Context has really been the running theme of our foray into college, for my husband and me. Last semester we started back to school and I wanted all of our classes to have some common thread to hold it all together. I never liked having a random mix of classes that had absolutely nothing to do with one another in any given semester. I thought it would be very cool to have substantial overlap and it turned out just the way I had planned.
In our history class, we studied American history from Appomattox to present day. Simultaneously, we studied art history and the first artist we covered was Van Gogh. The time period was perfect. Learning about Van Gogh and about what was happening in Europe during the late 1800’s was a great accompaniment to post Civil War America. Suddenly, I had context for several historic events and figures floating around in my head with nothing to anchor them. I had studied this period before, but only in separate, unconnected incidents.
In our History of American Music class, the emphasis was on recognizing American music, written and performed by American born musicians, compared to European music. Separating out music as being distinctly American was interesting to me. I hadn’t ever thought about it from that angle. The rise of nationalism became a ‘thing’ worldwide in the late 19th and early 20th century, but American nationalism had been chugging along in America since the revolutionary war. Music galvanized Americans around an issue that would stick it to the Europeans. European reactions to music coming out of America was to declare it unskilled, unpolished and brash. American reactions to European criticism was ‘whatever’, ‘get over yourself’ and ‘skiddle-de-deidy-do’. And this musical context gave me a much fuller picture of how the US got to where it is today, and the reasons for the rate at which it grew.
Context as the basis for the reasons why we teach anything to our children will guide the teacher into what to teach next. I have always called it ‘teaching whatever is at-hand’ and that is the way I have homeschooled our 3 children. The need to learn something starts the process and then connections are made immediately to fit that new ‘something’ into the life of the learner.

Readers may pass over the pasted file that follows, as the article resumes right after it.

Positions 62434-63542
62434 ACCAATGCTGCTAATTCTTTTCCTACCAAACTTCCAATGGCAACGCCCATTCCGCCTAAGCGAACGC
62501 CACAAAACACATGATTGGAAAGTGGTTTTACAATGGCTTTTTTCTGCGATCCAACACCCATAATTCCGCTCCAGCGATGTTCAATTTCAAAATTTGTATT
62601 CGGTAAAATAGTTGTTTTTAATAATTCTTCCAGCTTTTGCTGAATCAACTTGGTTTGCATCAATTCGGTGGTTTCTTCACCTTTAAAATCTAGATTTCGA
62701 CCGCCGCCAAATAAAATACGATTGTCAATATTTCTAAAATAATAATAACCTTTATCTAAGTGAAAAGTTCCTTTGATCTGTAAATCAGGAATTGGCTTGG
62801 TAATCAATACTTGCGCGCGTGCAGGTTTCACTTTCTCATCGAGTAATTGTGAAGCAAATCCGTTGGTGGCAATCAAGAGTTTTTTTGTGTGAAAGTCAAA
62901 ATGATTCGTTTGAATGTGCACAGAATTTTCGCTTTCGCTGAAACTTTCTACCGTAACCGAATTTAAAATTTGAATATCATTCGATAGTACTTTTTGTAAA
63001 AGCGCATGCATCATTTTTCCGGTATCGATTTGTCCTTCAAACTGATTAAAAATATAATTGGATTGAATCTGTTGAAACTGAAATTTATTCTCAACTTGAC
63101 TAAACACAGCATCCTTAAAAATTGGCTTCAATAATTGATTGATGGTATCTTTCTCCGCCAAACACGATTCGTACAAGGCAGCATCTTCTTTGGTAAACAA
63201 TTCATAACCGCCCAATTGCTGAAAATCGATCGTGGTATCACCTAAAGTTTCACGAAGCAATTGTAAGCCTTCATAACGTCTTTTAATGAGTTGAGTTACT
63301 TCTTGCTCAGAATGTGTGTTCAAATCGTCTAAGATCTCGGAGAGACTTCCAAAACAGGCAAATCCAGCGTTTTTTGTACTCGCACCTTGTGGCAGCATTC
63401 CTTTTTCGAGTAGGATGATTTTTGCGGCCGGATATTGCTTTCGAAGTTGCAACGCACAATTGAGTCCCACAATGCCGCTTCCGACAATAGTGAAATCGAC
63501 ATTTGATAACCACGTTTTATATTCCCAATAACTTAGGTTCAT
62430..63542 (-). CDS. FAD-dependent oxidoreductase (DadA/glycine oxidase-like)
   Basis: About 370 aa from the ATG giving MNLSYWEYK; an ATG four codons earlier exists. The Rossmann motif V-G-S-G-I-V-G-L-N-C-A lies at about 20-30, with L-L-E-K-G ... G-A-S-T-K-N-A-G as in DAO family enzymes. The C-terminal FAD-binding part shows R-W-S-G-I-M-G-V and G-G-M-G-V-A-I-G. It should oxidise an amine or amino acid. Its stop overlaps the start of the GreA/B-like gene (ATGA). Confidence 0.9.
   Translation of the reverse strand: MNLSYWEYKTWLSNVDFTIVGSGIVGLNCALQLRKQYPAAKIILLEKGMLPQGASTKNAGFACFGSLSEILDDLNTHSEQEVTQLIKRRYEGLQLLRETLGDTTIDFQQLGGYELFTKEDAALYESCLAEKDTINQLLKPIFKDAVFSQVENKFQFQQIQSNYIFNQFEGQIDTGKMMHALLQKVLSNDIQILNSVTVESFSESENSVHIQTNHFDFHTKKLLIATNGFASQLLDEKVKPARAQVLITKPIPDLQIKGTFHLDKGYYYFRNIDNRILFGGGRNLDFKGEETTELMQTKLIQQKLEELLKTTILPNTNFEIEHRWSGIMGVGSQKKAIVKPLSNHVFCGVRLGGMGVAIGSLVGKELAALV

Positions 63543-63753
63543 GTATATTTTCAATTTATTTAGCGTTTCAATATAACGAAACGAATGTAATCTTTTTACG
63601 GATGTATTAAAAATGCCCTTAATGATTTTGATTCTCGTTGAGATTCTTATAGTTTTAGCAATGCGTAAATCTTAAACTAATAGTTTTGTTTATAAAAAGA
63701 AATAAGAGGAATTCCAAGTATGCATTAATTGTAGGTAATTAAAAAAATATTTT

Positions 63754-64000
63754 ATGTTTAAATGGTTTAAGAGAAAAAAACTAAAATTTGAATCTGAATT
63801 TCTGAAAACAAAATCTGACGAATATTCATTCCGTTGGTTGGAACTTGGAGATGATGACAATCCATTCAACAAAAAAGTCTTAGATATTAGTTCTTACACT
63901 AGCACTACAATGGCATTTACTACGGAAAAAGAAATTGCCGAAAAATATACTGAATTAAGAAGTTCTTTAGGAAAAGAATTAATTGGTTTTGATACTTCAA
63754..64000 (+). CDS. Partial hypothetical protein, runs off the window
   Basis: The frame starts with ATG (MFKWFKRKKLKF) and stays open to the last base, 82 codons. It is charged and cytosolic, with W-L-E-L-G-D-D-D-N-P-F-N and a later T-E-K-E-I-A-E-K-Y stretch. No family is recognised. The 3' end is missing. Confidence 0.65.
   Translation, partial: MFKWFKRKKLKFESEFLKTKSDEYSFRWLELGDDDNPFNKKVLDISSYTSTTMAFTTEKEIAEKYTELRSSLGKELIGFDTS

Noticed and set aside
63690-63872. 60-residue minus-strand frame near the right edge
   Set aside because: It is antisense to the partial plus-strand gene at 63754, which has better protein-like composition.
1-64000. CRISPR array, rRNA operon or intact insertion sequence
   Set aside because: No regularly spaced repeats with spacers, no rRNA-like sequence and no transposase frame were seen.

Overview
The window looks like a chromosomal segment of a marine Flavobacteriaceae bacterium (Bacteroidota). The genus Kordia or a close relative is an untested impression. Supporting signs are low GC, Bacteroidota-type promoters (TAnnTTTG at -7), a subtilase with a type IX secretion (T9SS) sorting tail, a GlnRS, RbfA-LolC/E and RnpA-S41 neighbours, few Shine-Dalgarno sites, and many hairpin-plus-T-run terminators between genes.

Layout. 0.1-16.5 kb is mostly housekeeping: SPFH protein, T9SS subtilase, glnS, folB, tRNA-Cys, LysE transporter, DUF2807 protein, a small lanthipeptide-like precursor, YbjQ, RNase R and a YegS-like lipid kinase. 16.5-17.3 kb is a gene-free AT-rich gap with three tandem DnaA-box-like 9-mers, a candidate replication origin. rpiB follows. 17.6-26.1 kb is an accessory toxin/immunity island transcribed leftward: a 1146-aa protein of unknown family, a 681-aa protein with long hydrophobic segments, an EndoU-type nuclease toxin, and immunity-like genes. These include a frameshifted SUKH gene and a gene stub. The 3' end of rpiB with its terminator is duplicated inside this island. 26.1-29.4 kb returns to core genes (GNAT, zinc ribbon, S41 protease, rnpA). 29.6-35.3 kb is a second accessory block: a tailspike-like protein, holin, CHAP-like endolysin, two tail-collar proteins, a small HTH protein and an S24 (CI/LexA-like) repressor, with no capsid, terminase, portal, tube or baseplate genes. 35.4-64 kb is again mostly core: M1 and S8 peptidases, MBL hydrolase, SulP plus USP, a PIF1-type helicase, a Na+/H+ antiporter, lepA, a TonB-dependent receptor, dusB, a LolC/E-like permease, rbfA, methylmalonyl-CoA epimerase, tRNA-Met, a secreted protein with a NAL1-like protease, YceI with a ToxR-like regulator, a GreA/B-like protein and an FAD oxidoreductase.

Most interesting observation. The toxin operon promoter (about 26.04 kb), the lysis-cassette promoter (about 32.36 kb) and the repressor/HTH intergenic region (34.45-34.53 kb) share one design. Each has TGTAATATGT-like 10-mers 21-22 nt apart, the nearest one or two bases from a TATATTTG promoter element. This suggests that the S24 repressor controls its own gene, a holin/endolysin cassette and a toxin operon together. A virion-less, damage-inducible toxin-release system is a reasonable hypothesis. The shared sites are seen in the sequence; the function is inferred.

We hit a milestone here with one of our students. He is our youngest and is in middle school. I would like him to finish early and start filling out his high school transcript next fall, but he wasn’t planning to finish early. In fact he was kind of dragging his feet. But I made a bit of a change in his afternoon study time. Rather than just setting an hour aside for the vague ‘study’ which applies to any assignments due for that day, I told him to just read a book. We had started a book on London during Shakespeare’s time, but never got very far in it together. I made it assigned reading and he finished it quickly. Here’s a quote from his report on the reading:
“…There was also the London Bridge, where there were houses, stores and chapels, Oh, My! And peoples heads were cut off and put on poles on either end of the London Bridge for high treason. If they thought someone was doing Witchcraft, they would drown them. If they lived, then they WERE doing Witchcraft. If they died, then they were NOT. So, I guess when they die the people say “oh…we killed another innocent person…I say!”
This is excellent and he talked about all that he learned several days this week. In one conversation, he asked if London resembled now any of their past and why they were so violent back then. He said, “Didn’t they know about God and Jesus and know about what the bible says?” I said, that there were definitely churches and Christians, but that it was unlikely many people had their own bible in English in the 1500’s. People were still being strangled and burned at the stake for such things! From here, a great study of how the English bible and printed bibles in general came into existence would be where I would go. We do this kind of thing every day.
Someone might say, “Well, what if you miss something? Aren’t there a lot of gaps?” Someone has said this to me. In fact, a lot of people have said this to me. My answer is that I just fill in the gaps. It takes a few minutes, like spackling. “What?!? He doesn’t know what a numerator and a denominator is? How can you be so irresponsible and NOT teach that?!?” So, the number on top of a fraction is called the numerator and the number on the bottom of a fraction is called the denominator. That about sums it up. I don’t think we’ve gone off the rails too far. 🙂 And now we have context. The need to learn will make the learning of the concept far more likely to be remembered.
So, wrapping it up, it’s time to start the day.